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Edited by Juval Portugali
Edited by Harold Kincaid and Don Ross
Edited by Ananish Chaudhuri
David L. Dickinson
Recent data indicates that roughly 1/3 of adults suffer from insufficient sleep. Poor sleep, in general, impacts not only physical but also behavioral health via the type of thought process used during decision making. This chapter surveys the research on sleep and decision making with a focus on decision paradigms that use rigorous and incentivized methods common to the field of experimental economics. After conceptualizing the brain’s decision problem using production theory, the variety of different methodologies used to study sleepiness are discussed (e.g., sleep deprivation/restriction, circadian timing, observational studies). I then review the research on adverse sleep states and high-level decision making, which covers both individual and social/interactive decisions. The surveyed research highlights how the relative use of deliberative versus automatic thought processes is affected by sleep and how this translates to important decision outcomes. Poor sleep is commonplace, and so continued research in this area seems worthwhile.
Barbara Alemanni and Shabnam Mousavi
Financial literacy programs and policies focus mainly on providing information on financial products to help people make better decisions. We argue that the same information, however accessible, can be interpreted—and therefore acted upon—quite differently. The source of such differences is the culture of a society. Financial education policies can benefit from incorporating measures of cultural aspects into their approach.
Traditional educational programs are predominantly focused on knowledge and much less on motivation, attitudes, and any other factor that may impact on the individual decision making and on behaviour. Recent advances in neurosciences and cognitive sciences confirm the insights of some strands of the pedagogical literature, by unveiling that effective learning is prompted by emotional and experiential involvement. This chapter elaborates on the potential of edutainment and gamification in financial education, by reviewing the role that experiential learning may play in the transformation of knowledge into action, also through the lenses of CONSOB first steps into gamification.
Luca Maria Pesando, Francesco C. Billari, Carlo Favero and Francesco Saita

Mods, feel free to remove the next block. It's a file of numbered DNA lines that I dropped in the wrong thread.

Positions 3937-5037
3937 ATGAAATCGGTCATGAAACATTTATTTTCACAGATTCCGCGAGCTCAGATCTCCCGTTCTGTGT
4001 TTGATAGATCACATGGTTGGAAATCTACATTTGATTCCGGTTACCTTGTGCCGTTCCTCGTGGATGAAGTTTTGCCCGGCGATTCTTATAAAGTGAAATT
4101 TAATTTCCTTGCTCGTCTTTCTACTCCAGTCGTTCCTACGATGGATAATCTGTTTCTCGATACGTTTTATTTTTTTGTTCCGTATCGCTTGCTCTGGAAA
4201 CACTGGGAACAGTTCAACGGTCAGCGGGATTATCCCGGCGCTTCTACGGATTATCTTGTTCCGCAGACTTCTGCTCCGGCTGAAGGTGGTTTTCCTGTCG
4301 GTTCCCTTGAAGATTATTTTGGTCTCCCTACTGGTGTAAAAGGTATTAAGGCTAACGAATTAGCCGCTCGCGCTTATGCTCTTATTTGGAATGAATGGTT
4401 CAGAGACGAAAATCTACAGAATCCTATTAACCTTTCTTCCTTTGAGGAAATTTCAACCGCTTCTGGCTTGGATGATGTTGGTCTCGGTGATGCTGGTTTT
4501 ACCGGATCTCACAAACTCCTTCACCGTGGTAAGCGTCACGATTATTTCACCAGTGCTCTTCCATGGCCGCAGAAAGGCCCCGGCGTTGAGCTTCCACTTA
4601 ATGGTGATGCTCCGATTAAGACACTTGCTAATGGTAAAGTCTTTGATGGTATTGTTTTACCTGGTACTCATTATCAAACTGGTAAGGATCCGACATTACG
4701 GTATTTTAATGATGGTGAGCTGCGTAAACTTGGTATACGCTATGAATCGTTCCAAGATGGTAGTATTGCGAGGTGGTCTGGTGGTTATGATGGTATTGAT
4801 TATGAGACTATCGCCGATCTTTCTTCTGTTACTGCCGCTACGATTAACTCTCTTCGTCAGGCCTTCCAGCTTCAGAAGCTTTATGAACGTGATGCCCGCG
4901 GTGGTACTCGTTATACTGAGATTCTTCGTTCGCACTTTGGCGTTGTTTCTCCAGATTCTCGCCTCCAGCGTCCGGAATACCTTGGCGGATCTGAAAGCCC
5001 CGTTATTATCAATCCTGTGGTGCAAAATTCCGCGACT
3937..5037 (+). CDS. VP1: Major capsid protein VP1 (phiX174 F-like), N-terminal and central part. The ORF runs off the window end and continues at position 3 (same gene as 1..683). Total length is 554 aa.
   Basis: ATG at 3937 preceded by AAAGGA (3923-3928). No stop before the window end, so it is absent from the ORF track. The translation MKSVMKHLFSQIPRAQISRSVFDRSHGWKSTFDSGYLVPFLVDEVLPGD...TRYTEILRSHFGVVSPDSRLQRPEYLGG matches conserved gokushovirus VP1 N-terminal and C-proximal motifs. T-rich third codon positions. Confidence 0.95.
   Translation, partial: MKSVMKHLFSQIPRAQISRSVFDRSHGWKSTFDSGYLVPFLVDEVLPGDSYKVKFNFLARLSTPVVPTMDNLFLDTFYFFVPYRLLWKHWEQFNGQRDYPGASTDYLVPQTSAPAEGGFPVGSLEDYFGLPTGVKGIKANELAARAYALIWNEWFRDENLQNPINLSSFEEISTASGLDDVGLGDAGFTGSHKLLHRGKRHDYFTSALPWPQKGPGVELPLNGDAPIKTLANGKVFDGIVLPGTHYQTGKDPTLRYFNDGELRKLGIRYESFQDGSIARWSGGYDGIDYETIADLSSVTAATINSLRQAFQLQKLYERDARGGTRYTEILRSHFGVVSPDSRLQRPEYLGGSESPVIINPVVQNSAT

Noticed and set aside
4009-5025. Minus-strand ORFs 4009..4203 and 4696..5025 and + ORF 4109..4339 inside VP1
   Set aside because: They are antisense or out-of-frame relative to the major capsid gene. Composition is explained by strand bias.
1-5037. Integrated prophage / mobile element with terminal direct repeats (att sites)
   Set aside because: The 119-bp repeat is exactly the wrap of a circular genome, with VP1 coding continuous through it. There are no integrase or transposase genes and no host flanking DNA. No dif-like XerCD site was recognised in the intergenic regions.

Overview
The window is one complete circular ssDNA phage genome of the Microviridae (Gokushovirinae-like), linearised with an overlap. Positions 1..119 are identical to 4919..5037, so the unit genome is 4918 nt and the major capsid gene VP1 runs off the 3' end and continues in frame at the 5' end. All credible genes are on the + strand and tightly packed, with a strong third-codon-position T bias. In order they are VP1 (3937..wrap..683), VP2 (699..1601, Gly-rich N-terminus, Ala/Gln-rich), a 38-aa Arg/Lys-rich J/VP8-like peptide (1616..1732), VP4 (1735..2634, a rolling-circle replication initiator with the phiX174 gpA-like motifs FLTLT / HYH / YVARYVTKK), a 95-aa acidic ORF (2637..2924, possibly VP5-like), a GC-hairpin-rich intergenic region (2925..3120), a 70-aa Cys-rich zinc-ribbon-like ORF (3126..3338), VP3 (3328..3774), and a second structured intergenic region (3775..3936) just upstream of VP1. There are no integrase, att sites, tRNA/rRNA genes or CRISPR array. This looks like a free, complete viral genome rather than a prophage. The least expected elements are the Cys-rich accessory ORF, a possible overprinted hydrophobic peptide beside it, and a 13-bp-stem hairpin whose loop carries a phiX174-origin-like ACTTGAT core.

This chapter evaluates the effectiveness of the Financial Education and Life Planning (FELIP) project, an intervention aimed at promoting financial and demographic literacy among high-school students in Lombardy, Northern Italy. The project – implemented at the school-level following a randomised design and targeting both “academic” and “vocational” schools – consisted in administering students a set of three video-based lectures followed by a class-based discussion. We show that students’ financial and demographic literacy improved as a result of the intervention, albeit differently across school types and groups of students. While financial literacy improved for all students in academic schools, gains in vocational schools were concentrated among the most academically-apt. Conversely, demographic literacy improved for all students in both types of schools. Interestingly, FELIP improved students’ opinions and attitudes towards information-seeking in vocational schools only, mainly by shifting their propensity towards life-planning. Overall, we highlight that a cost-effective and rather scalable intervention like FELIP reached students across both types of schools, yet proper policies could be targeted towards vulnerable groups, such as less academically-apt students in vocational schools.
Knowledge and awareness of financial themes is low among SMEs, as the return on investment in financial knowledge is considered insufficient when compared to investments in alternative knowledge tied to the core business of a company. However, this could change, as industrial risk is on the rise on the product market, calling for a reduction of financial risk, which means that return on investment in financial knowledge is increasing. Similar developments are being prompted by the changes under way on the financial markets as a result of evolving rules and regulations. Awareness of the changing market context must be enhanced, and offering incentives to train could help.